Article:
“We’re focused on supporting our users by providing access to accurate information and resources from public health officials in the app,” a spokesperson told Global News by email.
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This is particularly important for TikTok, whose audience is mostly under the age of 25.
Users who view hashtags related to the pandemic are prompted to visit an in-app landing page with answers to common questions, safety tips, and mythbusters related to COVID-19.
The questions answered range from “what is a coronavirus?” to “can I catch COVID-19 from my pet?” all of them answered by the WHO.
While communicating public health information can help limit the spread of coronavirus, TikTok is also facing a challenge that’s common for social media apps: fast-spreading fake news.
Multiple videos calling the COVID-19 pandemic a hoax have gained viral attention on the platform. A journalist from the Washington Post tweeted out one of these TikToks, which is no longer available on the platform.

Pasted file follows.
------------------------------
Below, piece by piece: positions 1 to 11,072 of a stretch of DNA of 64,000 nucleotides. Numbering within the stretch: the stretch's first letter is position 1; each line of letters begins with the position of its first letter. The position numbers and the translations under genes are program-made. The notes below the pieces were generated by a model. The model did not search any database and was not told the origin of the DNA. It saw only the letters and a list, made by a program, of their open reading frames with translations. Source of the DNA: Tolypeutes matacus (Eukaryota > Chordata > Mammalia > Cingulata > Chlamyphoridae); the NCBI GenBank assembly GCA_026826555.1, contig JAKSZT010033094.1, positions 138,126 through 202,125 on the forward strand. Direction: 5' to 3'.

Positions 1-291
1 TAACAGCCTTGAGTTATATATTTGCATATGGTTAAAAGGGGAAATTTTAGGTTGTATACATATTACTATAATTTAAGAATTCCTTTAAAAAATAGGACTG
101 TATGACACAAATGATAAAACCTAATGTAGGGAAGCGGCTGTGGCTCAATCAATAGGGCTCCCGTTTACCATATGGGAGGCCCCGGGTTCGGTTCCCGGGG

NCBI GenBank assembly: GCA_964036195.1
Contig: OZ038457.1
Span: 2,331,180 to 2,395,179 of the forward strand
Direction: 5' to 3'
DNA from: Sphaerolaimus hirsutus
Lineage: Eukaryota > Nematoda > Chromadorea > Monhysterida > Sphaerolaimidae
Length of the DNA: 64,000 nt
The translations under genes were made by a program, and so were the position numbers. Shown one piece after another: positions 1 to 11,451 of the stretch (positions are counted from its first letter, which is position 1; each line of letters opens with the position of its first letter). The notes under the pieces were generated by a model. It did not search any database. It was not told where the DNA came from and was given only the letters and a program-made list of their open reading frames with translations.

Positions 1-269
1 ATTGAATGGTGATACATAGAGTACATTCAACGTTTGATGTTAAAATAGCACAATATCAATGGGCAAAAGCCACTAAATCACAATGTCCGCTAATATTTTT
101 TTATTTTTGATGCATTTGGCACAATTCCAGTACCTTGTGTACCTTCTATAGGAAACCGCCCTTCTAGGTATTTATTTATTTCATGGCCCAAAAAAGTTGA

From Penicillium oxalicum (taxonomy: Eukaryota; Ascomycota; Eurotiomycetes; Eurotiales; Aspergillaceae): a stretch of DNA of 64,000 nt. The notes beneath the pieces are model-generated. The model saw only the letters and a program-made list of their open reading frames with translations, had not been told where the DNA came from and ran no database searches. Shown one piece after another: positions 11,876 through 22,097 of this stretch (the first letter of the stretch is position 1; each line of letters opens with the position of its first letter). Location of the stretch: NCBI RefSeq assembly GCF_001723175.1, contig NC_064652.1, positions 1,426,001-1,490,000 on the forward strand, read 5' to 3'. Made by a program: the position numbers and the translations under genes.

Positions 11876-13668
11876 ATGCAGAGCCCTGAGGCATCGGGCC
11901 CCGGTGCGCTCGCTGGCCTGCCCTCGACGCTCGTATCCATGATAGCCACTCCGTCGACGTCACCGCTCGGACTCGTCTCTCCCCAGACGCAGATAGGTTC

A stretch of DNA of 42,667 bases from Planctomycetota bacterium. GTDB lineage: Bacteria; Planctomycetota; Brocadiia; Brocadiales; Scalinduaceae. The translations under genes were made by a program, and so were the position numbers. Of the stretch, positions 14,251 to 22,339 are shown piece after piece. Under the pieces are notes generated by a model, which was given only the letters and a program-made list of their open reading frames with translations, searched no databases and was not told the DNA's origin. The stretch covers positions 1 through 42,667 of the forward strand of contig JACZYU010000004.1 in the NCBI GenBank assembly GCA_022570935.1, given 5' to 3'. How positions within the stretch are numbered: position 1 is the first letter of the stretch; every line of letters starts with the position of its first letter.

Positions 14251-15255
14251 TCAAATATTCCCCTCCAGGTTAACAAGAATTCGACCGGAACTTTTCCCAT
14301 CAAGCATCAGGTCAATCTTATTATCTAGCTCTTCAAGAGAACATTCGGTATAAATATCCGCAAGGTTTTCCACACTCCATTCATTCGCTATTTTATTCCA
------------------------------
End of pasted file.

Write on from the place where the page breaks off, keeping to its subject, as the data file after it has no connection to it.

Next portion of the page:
To track down these posts, TikTok says they are monitoring and removing misleading hashtags from the app.
They are also relying on the community by reminding users to report content that violates community guidelines when they browse coronavirus-related content. These reports are reviewed by TikTok employees based in the U.S.
In an apparent attempt to fight misinformation and disinformation with facts, TikTok is automatically labelling coronavirus-related videos and offering redirect links to local health resources, the WHO website, and other trusted resources.
As of March 17, the trending hashtag #safehands, launched by the WHO and TikTok, had garnered about 700 million views. Celebrities such as Nicole Scherzinger, and Mariah Carey have uploaded videos of themselves lip-syncing and washing their hands with the hashtag.